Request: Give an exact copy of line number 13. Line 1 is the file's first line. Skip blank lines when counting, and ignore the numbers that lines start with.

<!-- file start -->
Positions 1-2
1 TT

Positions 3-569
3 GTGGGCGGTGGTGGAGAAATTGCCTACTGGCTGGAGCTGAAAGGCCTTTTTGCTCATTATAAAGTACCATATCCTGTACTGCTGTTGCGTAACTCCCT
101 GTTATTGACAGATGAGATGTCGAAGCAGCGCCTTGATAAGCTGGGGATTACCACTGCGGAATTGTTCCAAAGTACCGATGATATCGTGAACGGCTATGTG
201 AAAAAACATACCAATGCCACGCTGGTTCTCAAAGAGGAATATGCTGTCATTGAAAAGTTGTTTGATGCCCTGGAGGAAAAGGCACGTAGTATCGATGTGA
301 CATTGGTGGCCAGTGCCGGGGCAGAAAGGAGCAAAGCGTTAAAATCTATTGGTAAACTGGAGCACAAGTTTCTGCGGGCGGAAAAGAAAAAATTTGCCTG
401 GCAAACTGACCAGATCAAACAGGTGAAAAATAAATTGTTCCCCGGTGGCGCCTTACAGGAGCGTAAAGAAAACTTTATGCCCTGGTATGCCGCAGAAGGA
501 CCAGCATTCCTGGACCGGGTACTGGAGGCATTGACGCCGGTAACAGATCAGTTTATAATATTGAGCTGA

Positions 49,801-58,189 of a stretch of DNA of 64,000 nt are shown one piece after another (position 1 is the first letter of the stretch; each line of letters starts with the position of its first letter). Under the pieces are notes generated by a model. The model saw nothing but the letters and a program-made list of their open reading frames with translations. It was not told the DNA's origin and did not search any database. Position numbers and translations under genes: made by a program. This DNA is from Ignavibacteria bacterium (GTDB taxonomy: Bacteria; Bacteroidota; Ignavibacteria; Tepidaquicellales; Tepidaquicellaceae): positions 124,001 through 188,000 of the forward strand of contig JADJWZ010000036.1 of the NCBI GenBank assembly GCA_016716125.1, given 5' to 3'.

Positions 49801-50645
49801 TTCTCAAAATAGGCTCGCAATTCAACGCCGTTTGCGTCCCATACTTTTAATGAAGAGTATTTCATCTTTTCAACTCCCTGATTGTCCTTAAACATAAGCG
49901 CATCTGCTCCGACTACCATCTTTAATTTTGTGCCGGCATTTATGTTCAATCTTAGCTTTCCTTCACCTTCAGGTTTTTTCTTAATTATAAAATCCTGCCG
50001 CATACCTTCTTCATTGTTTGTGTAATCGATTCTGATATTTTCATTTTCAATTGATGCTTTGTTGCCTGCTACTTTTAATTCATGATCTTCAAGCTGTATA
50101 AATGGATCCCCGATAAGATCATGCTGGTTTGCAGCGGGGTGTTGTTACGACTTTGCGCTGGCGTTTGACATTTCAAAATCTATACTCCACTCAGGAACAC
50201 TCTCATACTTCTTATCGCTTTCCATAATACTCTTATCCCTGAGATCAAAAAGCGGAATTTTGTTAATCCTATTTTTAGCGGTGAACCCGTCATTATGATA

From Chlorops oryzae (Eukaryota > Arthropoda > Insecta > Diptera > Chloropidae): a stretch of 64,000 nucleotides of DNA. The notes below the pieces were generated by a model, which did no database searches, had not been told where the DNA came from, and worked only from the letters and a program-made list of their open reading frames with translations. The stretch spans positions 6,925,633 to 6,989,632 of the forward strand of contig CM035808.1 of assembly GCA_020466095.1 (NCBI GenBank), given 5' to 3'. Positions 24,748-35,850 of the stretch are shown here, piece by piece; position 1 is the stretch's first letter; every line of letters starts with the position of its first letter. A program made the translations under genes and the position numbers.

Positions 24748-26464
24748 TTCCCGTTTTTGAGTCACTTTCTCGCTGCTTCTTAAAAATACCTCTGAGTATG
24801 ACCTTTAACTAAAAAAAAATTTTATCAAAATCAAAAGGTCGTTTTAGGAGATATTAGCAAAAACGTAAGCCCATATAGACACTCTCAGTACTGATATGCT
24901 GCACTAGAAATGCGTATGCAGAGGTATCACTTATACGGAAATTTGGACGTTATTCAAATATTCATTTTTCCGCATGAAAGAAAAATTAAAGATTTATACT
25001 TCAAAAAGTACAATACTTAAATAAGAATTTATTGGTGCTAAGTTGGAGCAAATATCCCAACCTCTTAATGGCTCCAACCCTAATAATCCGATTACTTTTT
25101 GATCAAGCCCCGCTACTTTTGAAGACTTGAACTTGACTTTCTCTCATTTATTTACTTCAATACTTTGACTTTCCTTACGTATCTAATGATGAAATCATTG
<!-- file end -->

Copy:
49901 CATCTGCTCCGACTACCATCTTTAATTTTGTGCCGGCATTTATGTTCAATCTTAGCTTTCCTTCACCTTCAGGTTTTTTCTTAATTATAAAATCCTGCCG